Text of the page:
Objective Aortic insufficiency (AI) develops in 25% of patients after left ventricular assist device (LVAD) insertion. The objective of this study was to evaluate the occurrence of new-onset AI upon initiation of cardiopulmonary bypass (CPB) required for LVAD insertion and the potential ability of this new-onset AI to predict development of post-LVAD insertion AI. Design Forty-one patients undergoing LVAD insertion were studied. Intraoperative transesophageal echocardiography (TEE) evaluation was performed at baseline (post-induction, pre-sternotomy), 5 minutes after CPB initiation, and post-chest closure. Patients were followed up postoperatively for development of AI. Setting Single university hospital. Participants Patients undergoing elective LVAD insertion. Interventions None. Measurements and Main Results At baseline, 35 patients exhibited none - trace AI, 4 exhibited mild AI, 2 exhibited moderate AI, and none exhibited severe AI. After initiation of CPB, 34 patients exhibited no change in degree of AI yet 7 exhibited an increase in AI severity. However, all 7 patients exhibited no change in degree of AI at chest closure and one exhibited a decrease in AI severity. Four patients developed at least moderate AI during the postoperative period (range 3-8 months). However, only one of these patients exhibited an increase in AI severity after initiation of CPB for LVAD insertion. No significant changes in aortic root measurements were observed during the entire intraoperative period (within patients nor between patients with/without development of at least moderate postoperative AI). Conclusions One in 5 patients undergoing LVAD insertion will demonstrate an increase in AI severity at CPB initiation without changes in aortic root measurements. None of the information obtained from intraoperative TEE seemed to predict development of at least moderate postoperative AI.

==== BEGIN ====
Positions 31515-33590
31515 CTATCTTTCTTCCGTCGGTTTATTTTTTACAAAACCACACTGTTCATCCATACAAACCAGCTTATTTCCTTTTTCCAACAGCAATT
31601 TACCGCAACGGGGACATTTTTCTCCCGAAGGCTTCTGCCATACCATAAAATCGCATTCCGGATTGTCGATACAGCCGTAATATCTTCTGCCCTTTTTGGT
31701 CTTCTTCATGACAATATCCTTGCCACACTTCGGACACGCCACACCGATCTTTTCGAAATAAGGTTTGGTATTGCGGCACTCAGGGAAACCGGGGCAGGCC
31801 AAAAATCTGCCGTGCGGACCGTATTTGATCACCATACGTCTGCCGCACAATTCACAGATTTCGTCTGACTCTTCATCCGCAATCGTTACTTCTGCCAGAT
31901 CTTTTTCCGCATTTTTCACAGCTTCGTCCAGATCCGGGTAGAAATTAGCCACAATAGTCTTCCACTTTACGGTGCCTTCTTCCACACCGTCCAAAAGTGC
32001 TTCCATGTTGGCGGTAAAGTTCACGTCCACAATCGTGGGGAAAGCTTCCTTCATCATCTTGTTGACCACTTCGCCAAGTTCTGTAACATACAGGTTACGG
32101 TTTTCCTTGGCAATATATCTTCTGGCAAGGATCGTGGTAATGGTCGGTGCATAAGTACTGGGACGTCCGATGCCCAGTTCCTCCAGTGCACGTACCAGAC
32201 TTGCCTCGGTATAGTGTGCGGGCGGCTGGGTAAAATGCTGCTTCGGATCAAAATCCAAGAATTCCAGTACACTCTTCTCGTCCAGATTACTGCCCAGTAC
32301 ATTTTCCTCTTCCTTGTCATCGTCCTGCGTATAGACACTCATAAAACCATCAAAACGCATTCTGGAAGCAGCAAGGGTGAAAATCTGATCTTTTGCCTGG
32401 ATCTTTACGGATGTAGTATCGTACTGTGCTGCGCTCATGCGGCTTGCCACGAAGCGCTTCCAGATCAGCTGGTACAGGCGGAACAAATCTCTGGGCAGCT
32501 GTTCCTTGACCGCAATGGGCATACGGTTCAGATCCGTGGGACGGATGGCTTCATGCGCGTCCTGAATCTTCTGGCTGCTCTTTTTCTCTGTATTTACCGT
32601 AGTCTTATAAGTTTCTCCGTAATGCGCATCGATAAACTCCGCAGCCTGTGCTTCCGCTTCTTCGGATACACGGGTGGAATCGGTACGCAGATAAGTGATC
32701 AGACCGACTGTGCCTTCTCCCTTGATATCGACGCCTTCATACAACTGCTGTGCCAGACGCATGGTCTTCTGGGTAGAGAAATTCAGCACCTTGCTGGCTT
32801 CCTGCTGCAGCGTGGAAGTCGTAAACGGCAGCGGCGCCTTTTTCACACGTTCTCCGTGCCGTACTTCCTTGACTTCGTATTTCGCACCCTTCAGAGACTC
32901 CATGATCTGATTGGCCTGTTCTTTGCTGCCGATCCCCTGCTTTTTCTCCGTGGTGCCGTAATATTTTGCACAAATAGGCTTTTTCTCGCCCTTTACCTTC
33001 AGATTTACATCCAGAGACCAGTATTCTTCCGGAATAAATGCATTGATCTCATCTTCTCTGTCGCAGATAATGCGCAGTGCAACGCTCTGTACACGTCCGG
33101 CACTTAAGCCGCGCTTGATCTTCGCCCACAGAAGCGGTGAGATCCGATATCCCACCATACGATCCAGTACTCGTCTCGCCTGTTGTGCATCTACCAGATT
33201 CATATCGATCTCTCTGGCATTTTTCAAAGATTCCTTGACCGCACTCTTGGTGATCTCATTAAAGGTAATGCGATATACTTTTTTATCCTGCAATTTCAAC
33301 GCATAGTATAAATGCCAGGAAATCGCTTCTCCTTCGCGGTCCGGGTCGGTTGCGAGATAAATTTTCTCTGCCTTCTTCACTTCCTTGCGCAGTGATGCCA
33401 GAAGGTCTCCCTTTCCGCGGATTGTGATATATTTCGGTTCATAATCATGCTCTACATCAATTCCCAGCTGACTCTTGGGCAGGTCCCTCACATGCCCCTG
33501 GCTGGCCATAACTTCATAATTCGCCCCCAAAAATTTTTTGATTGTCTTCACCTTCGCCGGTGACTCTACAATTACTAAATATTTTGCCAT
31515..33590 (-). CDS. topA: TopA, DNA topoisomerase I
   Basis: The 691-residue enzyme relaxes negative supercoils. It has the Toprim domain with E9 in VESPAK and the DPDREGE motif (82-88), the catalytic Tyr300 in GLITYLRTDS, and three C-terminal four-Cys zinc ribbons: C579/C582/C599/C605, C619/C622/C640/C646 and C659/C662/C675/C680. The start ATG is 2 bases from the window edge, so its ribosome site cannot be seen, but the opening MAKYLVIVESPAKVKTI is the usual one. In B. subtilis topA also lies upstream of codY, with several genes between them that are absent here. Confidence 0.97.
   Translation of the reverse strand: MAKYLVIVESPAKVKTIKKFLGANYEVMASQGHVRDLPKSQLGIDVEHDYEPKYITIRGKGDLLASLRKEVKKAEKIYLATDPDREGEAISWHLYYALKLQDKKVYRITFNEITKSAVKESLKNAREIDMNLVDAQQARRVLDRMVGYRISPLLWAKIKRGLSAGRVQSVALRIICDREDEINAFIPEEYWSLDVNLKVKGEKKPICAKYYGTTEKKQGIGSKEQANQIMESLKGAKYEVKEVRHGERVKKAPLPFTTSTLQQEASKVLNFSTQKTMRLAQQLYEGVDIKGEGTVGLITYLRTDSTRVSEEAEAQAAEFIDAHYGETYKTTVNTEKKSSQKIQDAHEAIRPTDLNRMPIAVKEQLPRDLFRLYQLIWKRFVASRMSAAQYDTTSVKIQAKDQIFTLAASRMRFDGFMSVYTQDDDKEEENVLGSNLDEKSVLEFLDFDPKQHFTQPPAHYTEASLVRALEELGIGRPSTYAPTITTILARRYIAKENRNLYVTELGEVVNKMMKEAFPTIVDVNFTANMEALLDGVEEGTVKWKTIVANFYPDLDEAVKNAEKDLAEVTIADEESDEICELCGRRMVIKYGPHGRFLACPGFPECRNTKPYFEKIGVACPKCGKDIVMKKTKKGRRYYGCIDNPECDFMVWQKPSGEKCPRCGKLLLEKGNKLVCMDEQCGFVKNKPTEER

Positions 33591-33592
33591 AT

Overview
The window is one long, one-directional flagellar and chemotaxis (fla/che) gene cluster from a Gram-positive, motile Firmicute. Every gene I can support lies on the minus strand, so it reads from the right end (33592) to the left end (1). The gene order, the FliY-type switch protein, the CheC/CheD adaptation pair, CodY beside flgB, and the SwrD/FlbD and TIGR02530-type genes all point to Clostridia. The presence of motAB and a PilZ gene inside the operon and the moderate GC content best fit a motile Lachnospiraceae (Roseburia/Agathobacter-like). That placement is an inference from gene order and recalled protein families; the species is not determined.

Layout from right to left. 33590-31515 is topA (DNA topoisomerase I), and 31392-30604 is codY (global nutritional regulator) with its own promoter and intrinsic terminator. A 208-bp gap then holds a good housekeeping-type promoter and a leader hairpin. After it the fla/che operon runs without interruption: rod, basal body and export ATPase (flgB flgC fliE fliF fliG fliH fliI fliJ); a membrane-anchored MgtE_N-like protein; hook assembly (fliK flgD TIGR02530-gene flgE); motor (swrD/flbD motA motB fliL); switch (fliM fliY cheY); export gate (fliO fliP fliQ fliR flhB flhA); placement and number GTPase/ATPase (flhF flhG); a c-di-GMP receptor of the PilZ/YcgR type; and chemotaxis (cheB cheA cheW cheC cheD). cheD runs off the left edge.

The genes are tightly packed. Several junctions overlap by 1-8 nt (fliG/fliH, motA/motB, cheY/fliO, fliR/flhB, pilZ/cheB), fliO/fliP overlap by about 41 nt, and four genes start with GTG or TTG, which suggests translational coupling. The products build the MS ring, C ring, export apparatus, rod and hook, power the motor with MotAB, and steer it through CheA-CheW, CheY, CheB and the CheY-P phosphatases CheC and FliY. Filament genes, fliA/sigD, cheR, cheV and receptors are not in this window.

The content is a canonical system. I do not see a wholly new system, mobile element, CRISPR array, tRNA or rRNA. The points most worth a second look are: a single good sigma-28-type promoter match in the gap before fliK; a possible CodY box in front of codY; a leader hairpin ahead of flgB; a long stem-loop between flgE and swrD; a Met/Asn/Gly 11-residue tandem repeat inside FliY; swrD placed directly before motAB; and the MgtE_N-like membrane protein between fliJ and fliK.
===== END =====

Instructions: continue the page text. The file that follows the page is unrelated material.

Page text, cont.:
- Key Words left ventricular assist device
- aortic insufficiency
ASJC Scopus subject areas
- Cardiology and Cardiovascular Medicine
- Anesthesiology and Pain Medicine